-Who knows how security will be as a result of the incident between Gamba and Urawa last weekend… personally I don’t think either set of fans feels like starting shit in the rain.  I hope not.

Soilent Green has some random facts about the derby, including player participation and such as well as duly noting that Blue/Red has owned Green for the majority of the rivalry.  In an unrelated matter from one of his previous posts he admits that I Am Right.  Not that we didn’t already know this, of course.

And that’s all for now because I’m damned tired.  See you tomorrow at Ajisuta!

[Preview] 04.26 – 05.10 GOLDEN WEEK SPRINT (J1 Round 8 through 12)

As is apparently traditional, J.League schedules each team for 4 or 5 matches during the Golden Week holiday in an attempt to get more attendees into the stadiums while they can enjoy a rare extended holiday.

In FC Tokyo’s case, this means five matches played over the span of two weeks, three at home and two away. These matches are against a variety of opponents from all over the table, and how they perform in this period will be as good an indicator as any of what the season holds for the team.

I will not be attending the first match (away at Shimizu) for obvious reasons. However, as I’m a season ticket holder I’ll be at the Oita, Nagoya, and Kashiwa home games, and have procured a ticket to attend the away campaign at Omiya. So, in the interest of not flooding this blog with 20 posts in a week by posting match previews every 24 hours (and in the interest of staying sane by not having to do so), I’m going to preview the upcoming two weeks of insanity here in one big post. Match reports/YouTube roundups will hopefully come after each match and if anything occurs that drastically alters the face of any matches I’ll naturally post that as well.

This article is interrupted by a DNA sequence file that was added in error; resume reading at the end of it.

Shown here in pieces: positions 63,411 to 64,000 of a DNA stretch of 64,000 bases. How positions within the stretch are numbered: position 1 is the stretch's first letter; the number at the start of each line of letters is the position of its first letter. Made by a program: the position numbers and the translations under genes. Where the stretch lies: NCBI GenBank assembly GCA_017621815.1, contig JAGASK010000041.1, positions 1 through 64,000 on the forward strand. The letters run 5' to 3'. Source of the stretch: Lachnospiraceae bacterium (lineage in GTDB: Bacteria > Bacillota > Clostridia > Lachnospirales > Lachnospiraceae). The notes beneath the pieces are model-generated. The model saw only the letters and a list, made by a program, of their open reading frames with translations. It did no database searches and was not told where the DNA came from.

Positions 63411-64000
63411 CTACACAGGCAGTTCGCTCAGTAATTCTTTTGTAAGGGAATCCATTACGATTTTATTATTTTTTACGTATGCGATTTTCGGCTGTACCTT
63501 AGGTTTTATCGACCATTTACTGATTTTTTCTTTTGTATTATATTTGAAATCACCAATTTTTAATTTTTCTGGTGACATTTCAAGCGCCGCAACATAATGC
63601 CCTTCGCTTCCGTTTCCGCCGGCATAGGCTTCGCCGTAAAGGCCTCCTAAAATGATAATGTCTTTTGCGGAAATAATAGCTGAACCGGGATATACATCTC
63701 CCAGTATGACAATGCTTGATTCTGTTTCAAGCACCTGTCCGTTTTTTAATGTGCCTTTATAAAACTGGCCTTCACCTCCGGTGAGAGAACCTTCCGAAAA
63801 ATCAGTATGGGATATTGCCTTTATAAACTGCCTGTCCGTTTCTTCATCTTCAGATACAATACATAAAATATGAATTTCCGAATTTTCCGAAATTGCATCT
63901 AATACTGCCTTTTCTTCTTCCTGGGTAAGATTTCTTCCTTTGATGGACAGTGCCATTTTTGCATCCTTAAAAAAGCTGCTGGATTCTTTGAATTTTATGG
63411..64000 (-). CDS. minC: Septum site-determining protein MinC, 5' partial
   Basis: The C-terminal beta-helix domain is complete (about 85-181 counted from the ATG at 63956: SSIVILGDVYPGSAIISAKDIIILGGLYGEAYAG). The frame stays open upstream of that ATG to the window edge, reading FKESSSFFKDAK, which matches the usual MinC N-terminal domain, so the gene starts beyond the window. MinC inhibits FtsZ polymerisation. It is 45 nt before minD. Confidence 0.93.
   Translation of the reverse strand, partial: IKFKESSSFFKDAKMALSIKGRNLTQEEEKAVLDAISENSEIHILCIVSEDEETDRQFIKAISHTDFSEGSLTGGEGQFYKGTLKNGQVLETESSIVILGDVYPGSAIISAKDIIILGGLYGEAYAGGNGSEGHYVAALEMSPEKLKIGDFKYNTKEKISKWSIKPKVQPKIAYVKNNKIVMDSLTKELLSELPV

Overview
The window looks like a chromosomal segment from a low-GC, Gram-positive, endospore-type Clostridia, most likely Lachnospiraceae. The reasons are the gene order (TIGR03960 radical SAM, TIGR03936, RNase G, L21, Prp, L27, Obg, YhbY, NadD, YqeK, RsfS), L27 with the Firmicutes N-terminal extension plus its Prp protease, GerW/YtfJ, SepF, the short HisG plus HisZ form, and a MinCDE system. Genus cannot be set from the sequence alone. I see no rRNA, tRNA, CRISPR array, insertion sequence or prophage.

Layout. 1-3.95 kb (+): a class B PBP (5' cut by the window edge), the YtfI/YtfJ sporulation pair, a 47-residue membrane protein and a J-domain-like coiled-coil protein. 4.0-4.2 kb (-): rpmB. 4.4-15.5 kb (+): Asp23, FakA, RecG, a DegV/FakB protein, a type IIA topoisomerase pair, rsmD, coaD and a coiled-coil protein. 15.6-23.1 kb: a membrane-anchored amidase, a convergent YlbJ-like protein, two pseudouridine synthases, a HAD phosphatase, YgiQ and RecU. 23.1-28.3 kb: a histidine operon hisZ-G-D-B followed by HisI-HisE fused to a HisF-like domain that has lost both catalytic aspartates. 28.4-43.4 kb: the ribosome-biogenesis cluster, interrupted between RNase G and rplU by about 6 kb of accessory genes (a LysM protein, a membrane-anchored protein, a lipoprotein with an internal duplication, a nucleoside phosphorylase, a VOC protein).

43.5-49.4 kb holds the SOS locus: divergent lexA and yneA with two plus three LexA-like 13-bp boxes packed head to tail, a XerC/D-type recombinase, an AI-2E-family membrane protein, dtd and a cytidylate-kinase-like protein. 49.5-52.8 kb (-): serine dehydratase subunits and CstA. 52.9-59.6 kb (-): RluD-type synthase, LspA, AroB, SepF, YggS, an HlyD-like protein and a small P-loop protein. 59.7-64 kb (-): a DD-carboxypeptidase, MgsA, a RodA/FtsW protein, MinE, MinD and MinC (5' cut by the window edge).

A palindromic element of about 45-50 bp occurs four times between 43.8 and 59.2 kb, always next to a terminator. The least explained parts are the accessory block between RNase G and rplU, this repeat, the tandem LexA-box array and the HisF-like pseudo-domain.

So, let’s get started with the home team!

Where FC Tokyo Stands

It’s been a long time since the Blue and Red stood alone as high as third place (the last time they were this high in J1 was in 2005, when they spent the first month or two of the season in first place). Trailing last year’s champion Kashima Antlers by two points and the current table leaders Nagoya Grampus by five, FC Tokyo is arguably the hottest team in the league right now – while Nagoya may be in the lead, and teams like Kashima and Urawa may have stronger rosters, Tokyo has youth, poise, and a new sort of confidence that the team – and the fans – have been waiting for. Manager Jofuku has put a team on the field that the supporters expected last year and have been waiting for for the last several years – what remains to be seen is whether that momentum can be sustained.